CROWN POINT | A Lowell couple are offering to pilot the adventurous into the little-known waters of the Lake County Treasurer's tax sale.
"It's fun. It's a good investment with some excitement," Tracie Moldenhauer said to explain why she and her husband, Dan, launched their new business, which is behind the eruption of black-and-white www.propertytaxsaleauction.com. yard signs throughout Northwest Indiana and Chicago's south suburbs.
They intend to help interested amateur speculators navigate one of the largest tax sales in the state. It begins today and runs through Sept. 24 online at http://www.sri-taxsale.com/.
Their website offers a glimpse of thousands of houses, businesses and real estate parcels whose owners are in danger of losing them for failing to pay their property taxes.
She said being the highest bidder can mean either buying potential business properties at a fraction of the market price or, in many cases, a return on their money with interest ranging up to 15 percent if the delinquent owner redeems the property within a year of the tax sale.
On the other hand, the successful bidder could be stuck with a parcel so small or inaccessible as to be worthless or a building so deteriorated it's not worth demolishing.
She said she and three others have spent hundreds of hours on the county assessor's and surveyor's GIS websites researching the location and potential value of properties to be auctioned.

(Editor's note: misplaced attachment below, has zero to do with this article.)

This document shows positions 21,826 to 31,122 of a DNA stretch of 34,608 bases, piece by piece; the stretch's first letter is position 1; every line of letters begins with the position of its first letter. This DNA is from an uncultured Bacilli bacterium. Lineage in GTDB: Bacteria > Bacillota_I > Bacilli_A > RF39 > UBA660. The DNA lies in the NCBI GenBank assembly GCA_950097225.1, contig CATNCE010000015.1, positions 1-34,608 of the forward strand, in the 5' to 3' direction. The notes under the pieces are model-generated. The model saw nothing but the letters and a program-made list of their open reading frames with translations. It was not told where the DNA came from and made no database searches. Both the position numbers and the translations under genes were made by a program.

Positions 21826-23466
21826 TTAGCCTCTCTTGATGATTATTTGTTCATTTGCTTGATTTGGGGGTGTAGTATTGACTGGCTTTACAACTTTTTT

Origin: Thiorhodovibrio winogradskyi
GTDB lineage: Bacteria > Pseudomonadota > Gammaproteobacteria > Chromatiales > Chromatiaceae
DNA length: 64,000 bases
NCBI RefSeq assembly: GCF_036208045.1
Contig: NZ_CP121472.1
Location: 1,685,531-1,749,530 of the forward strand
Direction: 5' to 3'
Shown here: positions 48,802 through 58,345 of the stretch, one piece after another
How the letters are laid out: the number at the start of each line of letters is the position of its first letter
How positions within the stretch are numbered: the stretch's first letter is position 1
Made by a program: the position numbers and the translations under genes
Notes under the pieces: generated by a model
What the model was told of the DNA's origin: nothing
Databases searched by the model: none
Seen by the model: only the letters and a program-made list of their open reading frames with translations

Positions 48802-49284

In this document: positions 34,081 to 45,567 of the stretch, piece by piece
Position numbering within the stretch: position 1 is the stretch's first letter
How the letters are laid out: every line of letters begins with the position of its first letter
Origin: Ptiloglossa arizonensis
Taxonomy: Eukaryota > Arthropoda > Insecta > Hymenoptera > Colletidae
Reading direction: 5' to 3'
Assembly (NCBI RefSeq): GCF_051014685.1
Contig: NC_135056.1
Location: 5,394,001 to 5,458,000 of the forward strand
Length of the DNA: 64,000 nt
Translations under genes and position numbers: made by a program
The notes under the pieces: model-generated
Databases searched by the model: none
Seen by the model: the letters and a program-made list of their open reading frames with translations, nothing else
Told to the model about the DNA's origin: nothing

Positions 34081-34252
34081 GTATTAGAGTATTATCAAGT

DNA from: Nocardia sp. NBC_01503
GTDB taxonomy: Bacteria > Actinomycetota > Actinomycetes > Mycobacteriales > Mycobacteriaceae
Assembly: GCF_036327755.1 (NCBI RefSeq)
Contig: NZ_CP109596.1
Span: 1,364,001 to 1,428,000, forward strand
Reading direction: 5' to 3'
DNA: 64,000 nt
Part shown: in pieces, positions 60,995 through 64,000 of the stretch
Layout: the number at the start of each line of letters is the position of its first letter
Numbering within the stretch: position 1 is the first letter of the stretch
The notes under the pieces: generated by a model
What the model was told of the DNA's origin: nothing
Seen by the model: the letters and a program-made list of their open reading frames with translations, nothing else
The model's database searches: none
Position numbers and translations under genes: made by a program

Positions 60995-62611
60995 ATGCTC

The county websites are free to the public, but she thought enough people would prefer someone with experience, like herself, picking the potential winners and losers.
Moldenhauer said she has been interested in real estate since her teens.
When asking for information about tax sale properties, she was directed to the plat books -- a pile of outsized, heavy binders containing maps and descriptions of innumerable subdivision lots.
"It was a lot of work, but I ended up going to the auction with this huge book filled with each property I liked. A woman sitting next me said she had never seen anything so organized and was so impressed," she said.
However, it took her a while to get over the fright of joining in the bidding process, where well-heeled professional investment firms and lawyers compete among one another.
She said she spent much of last weekend distributing her signs. "I got a ton of people showing interest. When I was putting up signs, people stopped me and asked about it," she said. She just lowered her registration fee from a one-time $199 fee down to $29.99 to prompt consumer interest.
Although the county directs the public to SRI, its authorized auction service, Treasurer John Petalas said he has no objection to her new business. "I just want people to know it isn't connected with our office," Petalas said.